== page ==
Thousands protest against Nigeria’s election results
Thousands of Nigerian opposition supporters have protested against the country’s presidential election results as calls for a revote intensify.
Dressed in black and holding signs, the protesters led by second-place candidate, Atiku Abubakar of the Peoples Democratic Party, marched to the headquarters of Nigeria’s electoral body in the capital, Abuja.
They blocked the entrance and called on authorities to hold a new election under better conditions.
“The provisions of the current electoral law have been completely contravened,” Mr Abubakar said.
“This protest is going to continue for a very long time, either every day or every other day.”
At least five political parties are challenging last month’s vote, alleging that delays in uploading results from the country’s 177,000 polling stations to the electoral body’s portal could have allowed vote tampering.
They also allege voter intimidation and cases where people were barred from voting.
Bola Tinubu of the All Progressives Congress won the election with 37% of the votes, becoming Nigeria’s first presidential candidate to win with fewer than half of the total votes.
In Nigeria, an election can be invalidated only if it is proven that the national electoral body largely did not follow the law and acted in ways that could have changed the result.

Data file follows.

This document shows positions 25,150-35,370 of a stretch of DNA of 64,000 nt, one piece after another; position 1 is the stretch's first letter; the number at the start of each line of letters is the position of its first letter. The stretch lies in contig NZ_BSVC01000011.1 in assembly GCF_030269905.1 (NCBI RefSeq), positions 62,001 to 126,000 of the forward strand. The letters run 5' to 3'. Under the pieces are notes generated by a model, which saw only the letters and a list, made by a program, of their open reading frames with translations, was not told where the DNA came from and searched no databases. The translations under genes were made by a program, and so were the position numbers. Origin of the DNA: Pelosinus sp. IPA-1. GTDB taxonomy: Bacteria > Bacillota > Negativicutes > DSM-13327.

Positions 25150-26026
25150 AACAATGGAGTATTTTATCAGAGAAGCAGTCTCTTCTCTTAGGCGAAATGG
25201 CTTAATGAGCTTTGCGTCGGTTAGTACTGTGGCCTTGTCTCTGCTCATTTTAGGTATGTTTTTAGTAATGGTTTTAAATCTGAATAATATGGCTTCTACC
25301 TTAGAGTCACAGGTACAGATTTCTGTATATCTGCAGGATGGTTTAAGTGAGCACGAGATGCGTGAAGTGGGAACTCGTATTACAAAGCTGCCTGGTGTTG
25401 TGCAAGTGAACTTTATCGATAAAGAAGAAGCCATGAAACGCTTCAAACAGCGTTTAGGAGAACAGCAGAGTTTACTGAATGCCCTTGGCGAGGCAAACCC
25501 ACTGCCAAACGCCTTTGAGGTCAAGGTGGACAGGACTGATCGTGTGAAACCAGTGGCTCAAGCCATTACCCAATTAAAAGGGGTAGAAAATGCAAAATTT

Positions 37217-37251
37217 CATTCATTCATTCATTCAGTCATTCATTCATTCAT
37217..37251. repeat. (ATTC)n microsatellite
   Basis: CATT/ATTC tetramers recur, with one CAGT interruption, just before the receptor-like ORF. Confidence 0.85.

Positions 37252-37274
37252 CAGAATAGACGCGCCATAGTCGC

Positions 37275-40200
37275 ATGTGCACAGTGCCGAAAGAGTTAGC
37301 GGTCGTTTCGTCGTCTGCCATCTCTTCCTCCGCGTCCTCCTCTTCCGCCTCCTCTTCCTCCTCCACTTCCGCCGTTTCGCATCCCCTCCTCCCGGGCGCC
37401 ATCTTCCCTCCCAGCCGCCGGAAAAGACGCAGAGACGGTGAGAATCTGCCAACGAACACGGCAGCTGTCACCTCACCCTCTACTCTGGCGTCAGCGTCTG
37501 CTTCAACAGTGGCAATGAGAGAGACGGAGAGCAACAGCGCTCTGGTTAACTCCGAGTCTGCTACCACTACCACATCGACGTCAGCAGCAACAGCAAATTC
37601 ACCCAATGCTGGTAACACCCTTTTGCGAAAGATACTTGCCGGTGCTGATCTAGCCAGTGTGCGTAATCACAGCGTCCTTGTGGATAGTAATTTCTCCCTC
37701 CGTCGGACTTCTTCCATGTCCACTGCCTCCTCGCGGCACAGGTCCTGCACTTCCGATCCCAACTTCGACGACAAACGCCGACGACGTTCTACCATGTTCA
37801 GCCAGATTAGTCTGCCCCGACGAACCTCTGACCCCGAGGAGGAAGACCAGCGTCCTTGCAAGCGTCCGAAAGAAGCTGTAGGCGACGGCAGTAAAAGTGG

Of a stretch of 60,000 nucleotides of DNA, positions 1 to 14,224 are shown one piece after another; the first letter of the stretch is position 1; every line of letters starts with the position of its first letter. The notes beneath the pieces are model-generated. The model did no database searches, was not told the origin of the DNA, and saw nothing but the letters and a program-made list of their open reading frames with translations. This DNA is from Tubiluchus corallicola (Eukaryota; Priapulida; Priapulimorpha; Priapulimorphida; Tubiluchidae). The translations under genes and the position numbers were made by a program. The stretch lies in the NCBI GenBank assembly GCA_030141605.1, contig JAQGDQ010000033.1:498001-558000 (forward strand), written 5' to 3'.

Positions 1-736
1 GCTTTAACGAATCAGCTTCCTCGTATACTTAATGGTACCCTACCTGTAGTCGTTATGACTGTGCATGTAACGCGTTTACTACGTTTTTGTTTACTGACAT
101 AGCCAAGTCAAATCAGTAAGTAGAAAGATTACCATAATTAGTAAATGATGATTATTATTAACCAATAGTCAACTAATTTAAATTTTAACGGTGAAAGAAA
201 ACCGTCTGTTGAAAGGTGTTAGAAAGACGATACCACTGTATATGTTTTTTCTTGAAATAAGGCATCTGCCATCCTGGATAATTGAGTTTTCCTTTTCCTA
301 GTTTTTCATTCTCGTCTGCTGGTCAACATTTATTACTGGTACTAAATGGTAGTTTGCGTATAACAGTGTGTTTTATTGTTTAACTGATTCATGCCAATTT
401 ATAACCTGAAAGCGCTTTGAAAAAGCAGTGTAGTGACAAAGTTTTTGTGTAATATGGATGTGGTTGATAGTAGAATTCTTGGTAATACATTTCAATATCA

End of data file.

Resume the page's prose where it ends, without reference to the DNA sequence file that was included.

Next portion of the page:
None of Nigeria’s presidential election results has been overturned by the country’s Supreme Court.
Some observers have also criticised the conduct of the presidential election.
The US ambassador to Nigeria, Mary Beth Leonard, said the election process failed to meet Nigerians’ expectations after years of improvement in the quality of the elections.
“We thus reiterate our call on (the electoral commission) to address promptly the challenges that can be resolved ahead of the March 11 gubernatorial elections,” she said in a statement on Sunday.
A local court on Friday granted both Mr Atiku and third-place finisher Peter Obi permission to inspect the election materials used in the vote as part of their court challenge.
The two opposition parties will in the coming weeks gather evidence to build their cases in separate applications disputing the election results, a process that took nearly seven months in 2019 when the courts rejected a similar challenge to the results.
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